This agreement is an addition to a $400bn deal signed earlier this year whereby Chinese CNPC will buy 38 bcm from Russian GAZPROM annually for 30 years starting in 2018. The second agreement signed yesterday is for 30 years as well. Therefore up to 68 bcm of Russian gas is to be delivered to China annually, which will make China the biggest buyer of Russian gas.
The second agreement did not spell good news for the rest of the world’s gas suppliers, neither did the first. Adrian Wood, analyst at Macquarie Group Ltd, said to Bloomberg today that this agreement has added pressure to Australian gas suppliers where costs to build new plants are high.
CNPC has also signed a framework agreement with OAO Rosneft for China National Oil and Gas Exploration and Development to buy 10% stake in Russia’s Vankorneft, Rosneft’s subsidiary.
Russia is moving away from dependence on Europe’s gas purchases as relations with EU do not improve and China will secure almost a fifth of the gas supplies it needs by the end of the decade, Bloomberg reports.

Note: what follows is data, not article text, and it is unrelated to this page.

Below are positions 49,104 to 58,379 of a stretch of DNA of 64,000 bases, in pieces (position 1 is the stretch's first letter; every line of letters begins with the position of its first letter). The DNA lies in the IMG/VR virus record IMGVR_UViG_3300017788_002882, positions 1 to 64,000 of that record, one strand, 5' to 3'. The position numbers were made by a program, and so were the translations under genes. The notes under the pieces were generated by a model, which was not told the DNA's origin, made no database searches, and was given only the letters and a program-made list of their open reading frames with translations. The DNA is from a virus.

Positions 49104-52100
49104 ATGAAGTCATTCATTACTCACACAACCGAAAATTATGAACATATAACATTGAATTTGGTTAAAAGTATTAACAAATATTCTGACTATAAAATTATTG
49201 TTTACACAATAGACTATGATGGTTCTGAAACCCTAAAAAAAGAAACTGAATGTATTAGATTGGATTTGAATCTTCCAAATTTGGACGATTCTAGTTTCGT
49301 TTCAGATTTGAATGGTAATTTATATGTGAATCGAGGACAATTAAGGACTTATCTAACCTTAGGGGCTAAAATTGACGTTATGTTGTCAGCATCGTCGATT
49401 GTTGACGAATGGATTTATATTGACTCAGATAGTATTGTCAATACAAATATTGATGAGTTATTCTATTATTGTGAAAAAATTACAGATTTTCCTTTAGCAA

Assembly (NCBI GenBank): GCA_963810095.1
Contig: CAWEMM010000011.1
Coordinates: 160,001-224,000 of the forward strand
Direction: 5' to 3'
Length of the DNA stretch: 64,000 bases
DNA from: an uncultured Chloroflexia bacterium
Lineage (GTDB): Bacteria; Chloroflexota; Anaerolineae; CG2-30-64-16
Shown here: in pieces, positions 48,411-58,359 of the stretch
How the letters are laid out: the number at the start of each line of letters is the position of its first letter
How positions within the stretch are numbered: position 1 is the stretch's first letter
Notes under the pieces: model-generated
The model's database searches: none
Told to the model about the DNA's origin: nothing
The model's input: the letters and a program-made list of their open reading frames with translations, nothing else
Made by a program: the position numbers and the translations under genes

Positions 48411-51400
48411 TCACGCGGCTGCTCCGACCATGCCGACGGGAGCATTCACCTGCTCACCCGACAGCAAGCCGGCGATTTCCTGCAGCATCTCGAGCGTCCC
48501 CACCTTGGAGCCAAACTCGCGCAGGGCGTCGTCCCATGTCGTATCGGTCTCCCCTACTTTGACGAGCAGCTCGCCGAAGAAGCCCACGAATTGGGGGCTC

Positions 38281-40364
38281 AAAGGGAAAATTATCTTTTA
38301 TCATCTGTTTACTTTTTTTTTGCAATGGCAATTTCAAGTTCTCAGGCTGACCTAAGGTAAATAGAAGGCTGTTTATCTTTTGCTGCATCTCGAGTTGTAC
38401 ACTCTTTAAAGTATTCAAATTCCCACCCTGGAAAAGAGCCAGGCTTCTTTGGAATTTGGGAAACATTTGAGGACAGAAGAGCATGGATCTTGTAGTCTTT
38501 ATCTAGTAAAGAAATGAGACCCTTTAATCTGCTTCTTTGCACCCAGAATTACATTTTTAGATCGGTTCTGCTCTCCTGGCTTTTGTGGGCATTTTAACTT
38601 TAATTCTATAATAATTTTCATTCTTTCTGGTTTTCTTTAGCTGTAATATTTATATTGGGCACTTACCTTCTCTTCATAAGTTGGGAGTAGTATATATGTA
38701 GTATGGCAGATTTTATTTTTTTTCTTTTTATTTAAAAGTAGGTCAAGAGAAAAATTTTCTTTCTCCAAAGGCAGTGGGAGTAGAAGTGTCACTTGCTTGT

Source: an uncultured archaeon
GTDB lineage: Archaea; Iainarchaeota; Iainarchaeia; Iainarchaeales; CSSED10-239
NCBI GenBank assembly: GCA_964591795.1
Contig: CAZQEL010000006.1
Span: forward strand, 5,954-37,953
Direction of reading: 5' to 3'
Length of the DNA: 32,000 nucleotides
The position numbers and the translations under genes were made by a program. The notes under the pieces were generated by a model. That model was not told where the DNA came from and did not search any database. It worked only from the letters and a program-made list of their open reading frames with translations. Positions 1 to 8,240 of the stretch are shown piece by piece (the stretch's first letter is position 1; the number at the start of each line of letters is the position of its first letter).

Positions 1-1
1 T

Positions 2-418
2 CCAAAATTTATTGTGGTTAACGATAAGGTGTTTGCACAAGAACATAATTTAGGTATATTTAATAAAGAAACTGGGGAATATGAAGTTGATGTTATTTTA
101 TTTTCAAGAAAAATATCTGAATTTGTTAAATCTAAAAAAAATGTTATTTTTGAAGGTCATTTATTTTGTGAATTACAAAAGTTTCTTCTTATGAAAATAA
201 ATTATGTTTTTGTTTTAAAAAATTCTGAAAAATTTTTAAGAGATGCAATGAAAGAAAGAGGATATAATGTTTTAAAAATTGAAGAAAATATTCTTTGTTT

The gas is to be supplied through the “west route” of the Altai region; the pipelines are yet to be built. In the first agreement signed earlier in May the gas supply is to be pumped via the “eastern route” - Power of Siberia pipeline.
Vladimir Putin and the Chinese President Xi Jinping have also discussed the possibility of payments in Chinese yuan, Russian presidential spokesman Dmitry Peskov was cited as saying by RIA Novosti.
The framework agreement signed leaves many details to be negotiated and at this stage only the volumes, route and timeframes of Russian gas supply to China have been outlined.
Natural Gas has seen a lift in trading whilst the lack of detail on the agreement has not affected shares for the gas companies as yet.
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